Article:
Abstract

Festival curation and arts management in Vancouver is challenging at the best of times. One is always competing for money, audiences, equipment, and skilled production staff. These issues are only magnified when a “Big Show” like the Olympics comes to town, especially if its premiere cultural events coincide precisely with one’s own normal programming time slot. In this essay I reflect on what the PuSh International Performing Arts Festival, held every January–February in Vancouver, did to face the challenges and mitigate the risks of both competing against and collaborating with the 2010 Cultural Olympiad. I also offer some thoughts on what, if anything, has changed in the cultural landscape of Vancouver as a result of this mega-event.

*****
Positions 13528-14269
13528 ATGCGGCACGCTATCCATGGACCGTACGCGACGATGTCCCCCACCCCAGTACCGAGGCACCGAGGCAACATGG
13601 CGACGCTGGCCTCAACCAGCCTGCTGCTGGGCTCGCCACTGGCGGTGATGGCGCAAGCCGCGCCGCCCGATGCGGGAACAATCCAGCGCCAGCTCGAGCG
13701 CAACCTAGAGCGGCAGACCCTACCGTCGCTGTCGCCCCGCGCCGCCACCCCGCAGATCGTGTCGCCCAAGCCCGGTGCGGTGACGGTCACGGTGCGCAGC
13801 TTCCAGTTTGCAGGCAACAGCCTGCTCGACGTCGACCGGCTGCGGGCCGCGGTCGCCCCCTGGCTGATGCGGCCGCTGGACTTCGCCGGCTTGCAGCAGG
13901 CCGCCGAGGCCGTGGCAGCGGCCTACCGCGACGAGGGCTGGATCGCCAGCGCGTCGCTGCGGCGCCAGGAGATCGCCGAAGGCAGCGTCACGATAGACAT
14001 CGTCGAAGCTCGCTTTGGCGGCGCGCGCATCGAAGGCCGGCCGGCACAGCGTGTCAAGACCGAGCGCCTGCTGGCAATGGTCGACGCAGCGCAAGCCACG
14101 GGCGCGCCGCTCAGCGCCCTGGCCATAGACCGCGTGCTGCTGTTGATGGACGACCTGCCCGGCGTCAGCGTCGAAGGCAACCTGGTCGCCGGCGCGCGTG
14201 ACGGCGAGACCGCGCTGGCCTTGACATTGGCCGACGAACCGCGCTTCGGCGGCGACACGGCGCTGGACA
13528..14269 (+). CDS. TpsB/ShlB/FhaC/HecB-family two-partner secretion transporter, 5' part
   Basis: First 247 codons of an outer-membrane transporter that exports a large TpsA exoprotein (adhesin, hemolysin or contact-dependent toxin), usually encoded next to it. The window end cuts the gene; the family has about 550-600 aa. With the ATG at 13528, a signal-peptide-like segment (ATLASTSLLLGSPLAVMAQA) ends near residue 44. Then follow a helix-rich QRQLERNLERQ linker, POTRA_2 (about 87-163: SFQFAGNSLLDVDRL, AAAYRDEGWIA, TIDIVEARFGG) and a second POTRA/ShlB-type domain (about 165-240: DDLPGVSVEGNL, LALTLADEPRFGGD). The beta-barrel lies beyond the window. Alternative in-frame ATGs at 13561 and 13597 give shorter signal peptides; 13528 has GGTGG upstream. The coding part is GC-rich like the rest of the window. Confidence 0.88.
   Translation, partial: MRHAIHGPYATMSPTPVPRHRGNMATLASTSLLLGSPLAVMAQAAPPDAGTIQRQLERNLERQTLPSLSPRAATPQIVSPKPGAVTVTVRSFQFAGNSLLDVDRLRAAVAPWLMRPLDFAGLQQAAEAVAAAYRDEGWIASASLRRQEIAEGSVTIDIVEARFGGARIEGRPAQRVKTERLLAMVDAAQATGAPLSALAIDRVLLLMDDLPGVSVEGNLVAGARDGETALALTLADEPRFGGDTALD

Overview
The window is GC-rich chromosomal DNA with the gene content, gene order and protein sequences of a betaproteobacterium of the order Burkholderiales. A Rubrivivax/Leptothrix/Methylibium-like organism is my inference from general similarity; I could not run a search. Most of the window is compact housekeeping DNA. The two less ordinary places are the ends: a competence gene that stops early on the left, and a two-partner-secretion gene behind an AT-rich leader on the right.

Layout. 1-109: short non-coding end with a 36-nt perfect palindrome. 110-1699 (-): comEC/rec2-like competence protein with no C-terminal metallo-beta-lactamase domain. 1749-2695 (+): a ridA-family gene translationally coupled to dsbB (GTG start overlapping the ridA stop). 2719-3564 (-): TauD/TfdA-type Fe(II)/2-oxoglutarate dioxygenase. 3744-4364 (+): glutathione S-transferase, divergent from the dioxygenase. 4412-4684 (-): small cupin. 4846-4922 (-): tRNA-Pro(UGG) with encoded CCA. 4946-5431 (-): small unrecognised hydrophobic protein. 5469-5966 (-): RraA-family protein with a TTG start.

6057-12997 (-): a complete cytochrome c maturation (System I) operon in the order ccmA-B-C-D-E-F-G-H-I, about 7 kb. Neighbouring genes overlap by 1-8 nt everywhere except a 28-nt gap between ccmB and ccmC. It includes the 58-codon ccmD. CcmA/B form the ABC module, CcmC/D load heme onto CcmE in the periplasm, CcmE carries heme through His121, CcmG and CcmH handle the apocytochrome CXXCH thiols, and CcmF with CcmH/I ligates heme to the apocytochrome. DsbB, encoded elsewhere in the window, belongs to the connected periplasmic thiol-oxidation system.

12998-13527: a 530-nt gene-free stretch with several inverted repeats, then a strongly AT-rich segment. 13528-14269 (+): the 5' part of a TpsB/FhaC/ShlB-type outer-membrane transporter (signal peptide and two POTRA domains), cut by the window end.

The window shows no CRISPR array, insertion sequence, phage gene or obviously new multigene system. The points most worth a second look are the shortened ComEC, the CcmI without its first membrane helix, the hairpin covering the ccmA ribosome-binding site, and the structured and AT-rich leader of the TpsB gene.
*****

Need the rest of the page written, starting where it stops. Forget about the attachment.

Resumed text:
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Additional Information

ISSN
1920-941X
Print ISSN
0315-0836
Pages
pp. 57-60
Launched on MUSE
2015-11-27
Open Access
No
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